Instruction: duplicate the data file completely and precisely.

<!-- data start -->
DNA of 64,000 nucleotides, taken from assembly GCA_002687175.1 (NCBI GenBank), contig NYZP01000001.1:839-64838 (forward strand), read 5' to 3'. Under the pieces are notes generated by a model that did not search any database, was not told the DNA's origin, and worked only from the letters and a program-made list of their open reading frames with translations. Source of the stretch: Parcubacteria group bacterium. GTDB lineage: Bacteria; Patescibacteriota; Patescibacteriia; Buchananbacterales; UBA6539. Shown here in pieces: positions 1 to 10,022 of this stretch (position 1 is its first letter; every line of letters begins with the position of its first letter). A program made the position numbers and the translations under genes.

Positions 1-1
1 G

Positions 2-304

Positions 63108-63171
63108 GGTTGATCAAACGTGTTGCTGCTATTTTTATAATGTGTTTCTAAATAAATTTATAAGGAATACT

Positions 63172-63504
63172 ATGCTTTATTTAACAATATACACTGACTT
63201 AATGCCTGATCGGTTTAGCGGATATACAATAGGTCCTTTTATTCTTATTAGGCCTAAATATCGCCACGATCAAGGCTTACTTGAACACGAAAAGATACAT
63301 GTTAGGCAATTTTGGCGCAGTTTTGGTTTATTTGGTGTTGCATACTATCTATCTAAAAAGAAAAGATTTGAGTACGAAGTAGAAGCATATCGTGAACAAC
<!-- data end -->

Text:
DNA of 64,000 nucleotides, taken from assembly GCA_002687175.1 (NCBI GenBank), contig NYZP01000001.1:839-64838 (forward strand), read 5' to 3'. Under the pieces are notes generated by a model that did not search any database, was not told the DNA's origin, and worked only from the letters and a program-made list of their open reading frames with translations. Source of the stretch: Parcubacteria group bacterium. GTDB lineage: Bacteria; Patescibacteriota; Patescibacteriia; Buchananbacterales; UBA6539. Shown here in pieces: positions 1 to 10,022 of this stretch (position 1 is its first letter; every line of letters begins with the position of its first letter). A program made the position numbers and the translations under genes.

Positions 1-1
1 G

Positions 2-304

Positions 63108-63171
63108 GGTTGATCAAACGTGTTGCTGCTATTTTTATAATGTGTTTCTAAATAAATTTATAAGGAATACT

Positions 63172-63504
63172 ATGCTTTATTTAACAATATACACTGACTT
63201 AATGCCTGATCGGTTTAGCGGATATACAATAGGTCCTTTTATTCTTATTAGGCCTAAATATCGCCACGATCAAGGCTTACTTGAACACGAAAAGATACAT
63301 GTTAGGCAATTTTGGCGCAGTTTTGGTTTATTTGGTGTTGCATACTATCTATCTAAAAAGAAAAGATTTGAGTACGAAGTAGAAGCATATCGTGAACAAC